• Changes tested for segregation of duties between developers and operations, segregation of test, QA and production environments, production data not used for testing, developers do not have unrestricted access to production, test data and accounts removed before applications are promoted to production, changes document impact, they are appropriately authorized, they have been tested, they have been vulnerability assessed and they document backout procedures.
  • If encryption is used to protect data, document the algorithms used, are key custodian agreements in place, are split key processes in place if performing manual key management, indicate if a hardware security module (HSM) is used and are keys changed when their crypto-periods expire or they are believed to be compromised.
  • Document the configuration standards that are followed by device classes such as firewalls, switches, servers and test that they have been implemented.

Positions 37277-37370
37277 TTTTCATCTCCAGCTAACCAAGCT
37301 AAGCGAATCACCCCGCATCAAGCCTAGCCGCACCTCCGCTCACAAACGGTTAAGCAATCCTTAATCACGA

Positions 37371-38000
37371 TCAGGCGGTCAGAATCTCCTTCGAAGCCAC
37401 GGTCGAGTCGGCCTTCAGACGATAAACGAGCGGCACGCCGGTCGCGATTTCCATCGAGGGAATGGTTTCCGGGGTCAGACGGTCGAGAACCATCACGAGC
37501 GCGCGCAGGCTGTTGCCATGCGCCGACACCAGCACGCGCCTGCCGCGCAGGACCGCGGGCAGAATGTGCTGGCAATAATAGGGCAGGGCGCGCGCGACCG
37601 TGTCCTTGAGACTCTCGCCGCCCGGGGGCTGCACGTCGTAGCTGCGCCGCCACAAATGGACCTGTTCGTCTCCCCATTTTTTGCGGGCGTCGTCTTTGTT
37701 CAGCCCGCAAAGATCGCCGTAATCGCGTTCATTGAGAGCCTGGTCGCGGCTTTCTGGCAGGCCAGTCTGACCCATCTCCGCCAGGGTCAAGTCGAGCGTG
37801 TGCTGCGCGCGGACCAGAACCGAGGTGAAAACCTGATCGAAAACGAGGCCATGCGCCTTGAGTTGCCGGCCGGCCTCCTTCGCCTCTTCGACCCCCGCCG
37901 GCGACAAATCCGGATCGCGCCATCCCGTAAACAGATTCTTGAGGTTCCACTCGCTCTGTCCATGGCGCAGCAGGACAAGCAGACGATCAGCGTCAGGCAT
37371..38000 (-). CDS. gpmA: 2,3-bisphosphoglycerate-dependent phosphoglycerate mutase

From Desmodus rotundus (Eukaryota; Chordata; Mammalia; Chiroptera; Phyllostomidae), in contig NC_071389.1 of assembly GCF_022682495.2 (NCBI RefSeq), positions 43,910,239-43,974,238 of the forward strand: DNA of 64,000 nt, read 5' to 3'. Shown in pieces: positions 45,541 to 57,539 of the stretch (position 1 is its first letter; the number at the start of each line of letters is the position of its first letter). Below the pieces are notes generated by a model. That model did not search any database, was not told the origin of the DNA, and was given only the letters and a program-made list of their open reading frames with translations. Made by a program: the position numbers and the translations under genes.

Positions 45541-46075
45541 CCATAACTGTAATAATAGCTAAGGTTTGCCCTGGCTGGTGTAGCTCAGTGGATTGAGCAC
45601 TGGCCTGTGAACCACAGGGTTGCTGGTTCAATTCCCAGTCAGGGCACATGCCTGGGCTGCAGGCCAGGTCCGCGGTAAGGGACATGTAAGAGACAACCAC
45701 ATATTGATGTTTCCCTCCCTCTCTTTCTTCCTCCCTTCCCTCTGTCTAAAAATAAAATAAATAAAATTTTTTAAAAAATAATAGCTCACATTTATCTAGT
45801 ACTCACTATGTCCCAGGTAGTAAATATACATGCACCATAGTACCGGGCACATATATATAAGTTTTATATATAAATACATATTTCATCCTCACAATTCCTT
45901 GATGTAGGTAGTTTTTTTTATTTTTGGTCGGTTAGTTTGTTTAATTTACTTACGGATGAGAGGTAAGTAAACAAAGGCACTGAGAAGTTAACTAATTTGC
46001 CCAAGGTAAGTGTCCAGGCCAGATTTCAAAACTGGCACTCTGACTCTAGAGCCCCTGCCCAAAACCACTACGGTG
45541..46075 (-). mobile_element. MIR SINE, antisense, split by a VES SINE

• Document that anti-virus is implemented on systems commonly affected by viruses and malware, what the anti-virus solution is that is implemented, the anti-virus solution cannot be disabled and that the anti-virus solution is actively running on all systems it is installed.
  • Document that vulnerability scanning is performed, how often scanning is performed and that vulnerabilities are remediated.
  • Document that penetration testing is performed, how often penetration testing is performed and that findings are remediated.
  • Document that log data is collected from all devices, it is reviewed at least daily and that it contains a date/time stamp, device name, type of log entry and other relevant information.

There are a lot of other areas that could be added to the SOC report, but these are, in my opinion, the bare minimum that need to be added to make the SOC report more relevant for PCI.  I am trying to balance the amount of additional information needed versus the cost of providing it in the SOC report.

By adding all of this will it cover all of the gaps between SOC and PCI?  No.  But it should give your QSA significantly more comfort that the controls in place to meet PCI than what is currently being provided by CPAs.